US home price growth picked up in March despite COVID-19

Home price growth in the US accelerated in March, leading into the widespread lockdowns imposed by states to deter the spread of the novel coronavirus. 

Standard & Poor’s said Tuesday that its S&P CoreLogic Case-Shiller national home price index posted a 4.4% annual gain in March, up from 4.2% a month earlier. The 20-City Composite posted a 3.9% annual gain, up from 30.5% in February — beating analysts’ estimates of 3.4%, according to Bloomberg. However,  the 20-City Composite really represents 19 cities because there were delays in transaction records for the Detroit metro area (Wayne County, Mich.) due to the novel coronavirus. 

“Housing prices continue to be remarkably stable,” said Craig J. Lazzara, managing director and global head of index investment strategy at S&P Dow Jones Indices, in a press statement, adding that the gains continue “a trend of gently accelerating home prices that began last autumn. March results were

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Mattress sales awakened by need to feel cozy and comfortable at home during coronavirus

Bed sales are waking up during the COVID-19 pandemic mostly because our daily lives have been totally upended.

“People are staying home and they’re investing in getting the best sleep possible. And I think what this environment has done is just pulled forward a lot of trends, and people are obviously very focused on wellness,” Casper co-founder and CEO Philip Krim tells Yahoo Finance. 

Krim is on the mark here. Let’s go through a typical day for some folks right now.

Thrust into work-from-home situations seemingly overnight back in March, the bed has become the command post for Americans. It’s where Zoom calls are comfortably done in the attempt to win new business or hold onto business during what has amounted to a severe U.S. economic downturn. What better place to project calm resolve during a tense business negotiation on a video call (with the camera turned off, naturally) then

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‘Now the home is a safe haven’

The housing market is blaring with signs of a recovery — rising mortgage purchase applications and homebuilder sentiment.

Housing was healthy going into the coronavirus pandemic, which forced Americans to stay and work from home. With Americans stuck at home, they are expecting more out of their homes and are eager to move somewhere that suits their needs.

“What you’re really seeing right now is a giant reshuffle in the housing market,” Barbara Corcoran, host of ABC’s Shark Tank and founder of the Corcoran Group, an New York City-based residential brokerage firm, told Yahoo Finance. “Everybody who’s sitting at home has the time to think about, is this what I want. What would we change?”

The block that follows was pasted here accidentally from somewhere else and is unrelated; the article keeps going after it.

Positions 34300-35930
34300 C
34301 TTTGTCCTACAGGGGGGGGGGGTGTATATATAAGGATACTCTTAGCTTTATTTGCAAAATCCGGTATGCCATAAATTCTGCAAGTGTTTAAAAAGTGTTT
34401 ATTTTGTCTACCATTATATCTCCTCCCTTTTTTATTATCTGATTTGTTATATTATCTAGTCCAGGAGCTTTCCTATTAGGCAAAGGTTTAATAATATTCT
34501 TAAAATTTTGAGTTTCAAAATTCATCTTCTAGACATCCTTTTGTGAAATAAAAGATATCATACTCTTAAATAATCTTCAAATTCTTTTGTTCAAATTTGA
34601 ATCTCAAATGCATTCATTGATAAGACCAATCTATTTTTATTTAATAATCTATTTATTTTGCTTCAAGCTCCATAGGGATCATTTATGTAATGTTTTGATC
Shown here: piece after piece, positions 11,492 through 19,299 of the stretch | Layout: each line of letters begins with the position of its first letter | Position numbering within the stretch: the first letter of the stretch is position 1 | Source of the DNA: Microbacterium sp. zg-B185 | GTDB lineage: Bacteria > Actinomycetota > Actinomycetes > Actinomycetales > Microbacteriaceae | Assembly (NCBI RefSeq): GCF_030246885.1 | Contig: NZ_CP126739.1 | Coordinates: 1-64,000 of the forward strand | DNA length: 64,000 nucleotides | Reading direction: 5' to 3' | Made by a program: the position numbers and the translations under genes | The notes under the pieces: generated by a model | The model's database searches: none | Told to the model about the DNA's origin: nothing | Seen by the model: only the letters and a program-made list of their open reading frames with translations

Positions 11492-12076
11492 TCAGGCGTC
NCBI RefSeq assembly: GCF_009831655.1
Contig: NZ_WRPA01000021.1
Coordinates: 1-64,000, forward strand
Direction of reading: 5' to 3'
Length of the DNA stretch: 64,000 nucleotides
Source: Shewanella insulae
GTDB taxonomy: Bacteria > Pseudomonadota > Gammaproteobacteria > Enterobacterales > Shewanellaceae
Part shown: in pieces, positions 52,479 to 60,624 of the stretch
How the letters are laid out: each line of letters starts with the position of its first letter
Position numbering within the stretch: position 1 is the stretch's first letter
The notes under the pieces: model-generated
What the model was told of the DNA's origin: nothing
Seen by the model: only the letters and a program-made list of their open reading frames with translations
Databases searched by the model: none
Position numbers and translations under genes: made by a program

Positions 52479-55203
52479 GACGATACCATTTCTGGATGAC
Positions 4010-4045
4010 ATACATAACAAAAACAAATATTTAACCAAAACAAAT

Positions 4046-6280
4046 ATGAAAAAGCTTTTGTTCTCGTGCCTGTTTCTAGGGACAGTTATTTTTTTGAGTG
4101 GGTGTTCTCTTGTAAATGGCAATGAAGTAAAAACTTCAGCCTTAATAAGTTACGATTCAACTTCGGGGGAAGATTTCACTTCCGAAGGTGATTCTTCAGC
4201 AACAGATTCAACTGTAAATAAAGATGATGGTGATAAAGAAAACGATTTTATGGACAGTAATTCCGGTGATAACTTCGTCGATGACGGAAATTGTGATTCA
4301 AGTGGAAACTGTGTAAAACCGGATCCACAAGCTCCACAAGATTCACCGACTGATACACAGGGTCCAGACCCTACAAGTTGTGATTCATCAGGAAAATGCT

Suddenly, features like yard size and office space have become vastly more important to homeowners — previously, homebuyers mostly considered school district and the number of beds and bathrooms, according to Corcoran.

“It’s vastly different

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Plan to work from home for the rest of 2020

American Express (AXP) is the latest household name corporation to paint a picture publicly as to how work life will look different in the wake of the COVID-19 pandemic.

And the credit card giant will look different (it will for other companies, too), as it will gradually returns it workspaces to some form of normalcy. But even that semblance of normalcy will take on a new dynamic for Amex employees compared to the pre-COVID days.

“We still don’t know exactly when we will start coming back, but we expect it will take several months in most locations. The key here is that returning to the office will not happen all at once. We will open buildings on a location-by-location, floor-by-floor, and colleague-by-colleague basis as each location and floor is different. The main thing to understand is that the work environment will be completely different when we go back than when

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Parents are more productive working at home than workers without kids: Study

Working from home might not be so bad for productivity after all.

A new survey from tech workplace advisory firm Valoir reveals that the shift to working from home might only be reducing overall worker productivity by a marginal 1%.

The survey, which polled more than 325 workers from around North America, also showed that about 40% of workers would prefer to work from home in the future rather than return to an office environment.

Interestingly, the survey also found parents to be reporting a smaller drop in productivity compared to workers without children. Parents reported a 2% drop to productivity in the work-from-home environment compared to the 3% drop for workers without kids at home.

Kids are reportedly less of a distraction when working at home than social media, according to a new survey.

“Parents have a slightly bigger productivity hit of 2% on average, but the folks

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